Still, God was blessing Jacob through every one of Laban’s attempts to cheat him. Isaac’s words of BLESSING were becoming reality. But Jacob still had lots to learn. Rachel, the love of his life, was childless. Finally, when she had a son, whom they named Joseph, Jacob favored him as his mother and father had him and Esau, gave him everything he thought Isaac had never given him, and set up a long, difficult encounter with God for him.
After 20 years with Laban, Jacob knew God was with Him; he had grown far less willful and wiser and knew there was unfinished business at home with his brother Esau. Did he see how his cheating had made Esau feel? God’s blessings meant Jacob now he had enormous flocks and herds, two wives, 11 sons, and a daughter. He gave God the glory. Willful, unblessed Jacob was learning to let God be God and handle impossible things. He was ready to obey when God commanded him to return home. God warned Laban to let Jacob go in peace.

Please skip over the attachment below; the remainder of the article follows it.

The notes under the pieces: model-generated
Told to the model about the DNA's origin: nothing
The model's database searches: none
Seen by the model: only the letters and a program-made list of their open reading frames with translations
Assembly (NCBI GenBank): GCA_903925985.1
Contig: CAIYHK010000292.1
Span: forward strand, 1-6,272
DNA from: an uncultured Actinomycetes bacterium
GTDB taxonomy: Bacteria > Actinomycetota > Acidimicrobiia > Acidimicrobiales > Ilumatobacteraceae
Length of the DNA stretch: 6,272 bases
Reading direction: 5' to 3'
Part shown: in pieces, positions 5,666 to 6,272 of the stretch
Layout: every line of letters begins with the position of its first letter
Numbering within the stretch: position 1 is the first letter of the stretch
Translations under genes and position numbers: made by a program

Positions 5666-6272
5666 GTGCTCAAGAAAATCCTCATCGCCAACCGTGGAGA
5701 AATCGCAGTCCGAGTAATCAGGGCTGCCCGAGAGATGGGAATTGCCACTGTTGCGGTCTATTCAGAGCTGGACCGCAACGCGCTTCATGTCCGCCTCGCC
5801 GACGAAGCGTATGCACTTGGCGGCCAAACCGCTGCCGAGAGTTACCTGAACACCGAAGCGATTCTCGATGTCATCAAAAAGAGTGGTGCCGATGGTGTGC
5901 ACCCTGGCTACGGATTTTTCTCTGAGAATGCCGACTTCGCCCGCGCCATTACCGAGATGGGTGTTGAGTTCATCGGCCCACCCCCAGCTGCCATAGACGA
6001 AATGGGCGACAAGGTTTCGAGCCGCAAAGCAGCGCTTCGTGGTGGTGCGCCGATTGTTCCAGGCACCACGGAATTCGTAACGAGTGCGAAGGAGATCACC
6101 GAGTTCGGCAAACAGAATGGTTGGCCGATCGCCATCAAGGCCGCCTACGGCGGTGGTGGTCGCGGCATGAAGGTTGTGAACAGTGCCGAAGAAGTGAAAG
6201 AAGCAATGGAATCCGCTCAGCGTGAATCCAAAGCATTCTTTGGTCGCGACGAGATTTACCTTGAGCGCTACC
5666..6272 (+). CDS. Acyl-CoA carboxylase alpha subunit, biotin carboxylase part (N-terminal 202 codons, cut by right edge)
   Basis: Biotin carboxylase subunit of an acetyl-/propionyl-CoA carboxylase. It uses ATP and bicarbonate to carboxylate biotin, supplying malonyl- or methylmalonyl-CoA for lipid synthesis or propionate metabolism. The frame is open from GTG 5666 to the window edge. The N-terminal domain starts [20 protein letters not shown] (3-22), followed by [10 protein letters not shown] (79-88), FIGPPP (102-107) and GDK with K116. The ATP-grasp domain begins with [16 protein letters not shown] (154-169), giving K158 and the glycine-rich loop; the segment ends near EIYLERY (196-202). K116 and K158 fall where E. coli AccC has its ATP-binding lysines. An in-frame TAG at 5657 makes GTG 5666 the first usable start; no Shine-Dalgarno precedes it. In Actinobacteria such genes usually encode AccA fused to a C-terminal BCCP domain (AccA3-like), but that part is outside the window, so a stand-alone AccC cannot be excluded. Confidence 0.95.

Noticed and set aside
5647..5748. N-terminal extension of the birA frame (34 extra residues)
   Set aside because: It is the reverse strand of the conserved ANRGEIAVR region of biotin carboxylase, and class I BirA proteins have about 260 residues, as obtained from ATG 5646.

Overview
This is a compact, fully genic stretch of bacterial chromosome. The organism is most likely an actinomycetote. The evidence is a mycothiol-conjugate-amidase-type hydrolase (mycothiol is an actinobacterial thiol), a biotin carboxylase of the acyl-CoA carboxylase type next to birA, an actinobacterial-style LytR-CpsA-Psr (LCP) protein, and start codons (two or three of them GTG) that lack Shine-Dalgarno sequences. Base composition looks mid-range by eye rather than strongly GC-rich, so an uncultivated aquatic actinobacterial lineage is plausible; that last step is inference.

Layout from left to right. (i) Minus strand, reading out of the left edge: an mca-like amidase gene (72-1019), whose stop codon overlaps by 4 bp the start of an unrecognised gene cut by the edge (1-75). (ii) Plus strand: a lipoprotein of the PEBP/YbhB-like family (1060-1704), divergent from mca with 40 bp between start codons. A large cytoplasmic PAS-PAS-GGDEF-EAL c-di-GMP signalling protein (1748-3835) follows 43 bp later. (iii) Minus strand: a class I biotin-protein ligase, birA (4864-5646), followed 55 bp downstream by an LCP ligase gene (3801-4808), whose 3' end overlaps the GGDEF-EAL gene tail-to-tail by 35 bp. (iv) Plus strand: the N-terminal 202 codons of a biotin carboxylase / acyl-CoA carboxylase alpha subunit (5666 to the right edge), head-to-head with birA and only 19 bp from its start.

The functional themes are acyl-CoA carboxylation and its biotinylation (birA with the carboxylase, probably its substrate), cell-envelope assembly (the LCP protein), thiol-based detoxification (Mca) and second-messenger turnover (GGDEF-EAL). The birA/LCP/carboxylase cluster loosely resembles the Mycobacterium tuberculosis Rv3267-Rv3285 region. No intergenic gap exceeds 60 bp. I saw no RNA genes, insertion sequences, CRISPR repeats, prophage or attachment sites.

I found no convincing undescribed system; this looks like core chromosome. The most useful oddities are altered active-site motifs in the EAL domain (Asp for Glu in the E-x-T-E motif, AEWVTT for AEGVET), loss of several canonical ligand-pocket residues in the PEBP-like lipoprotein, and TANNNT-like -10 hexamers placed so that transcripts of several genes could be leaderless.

God had all along been preparing Jacob for two meetings: one with Esau who once vowed to kill him and another with the God he had been learning for 20 years. Without God’s “schooling,” he would never have been ready to face his fears. God made all of his blessing possible, not his wiles.
Jacob must have wondered who Esau had become. Had God also changed him, too? He prayed hard about this reunion. He yearned to be blessed by his brother, not killed. So he was a worried man as he neared his ancestral home. And the willful Jacob raised his head again: he sent servants with news of his coming and his great wealth (saying in effect, “Forgive me, can I make amends?” His planned speech identified him as Esau’s “servant.” The Bible gives us his wistful thought: “…perhaps when I see him, he will accept me” (Genesis 32:20).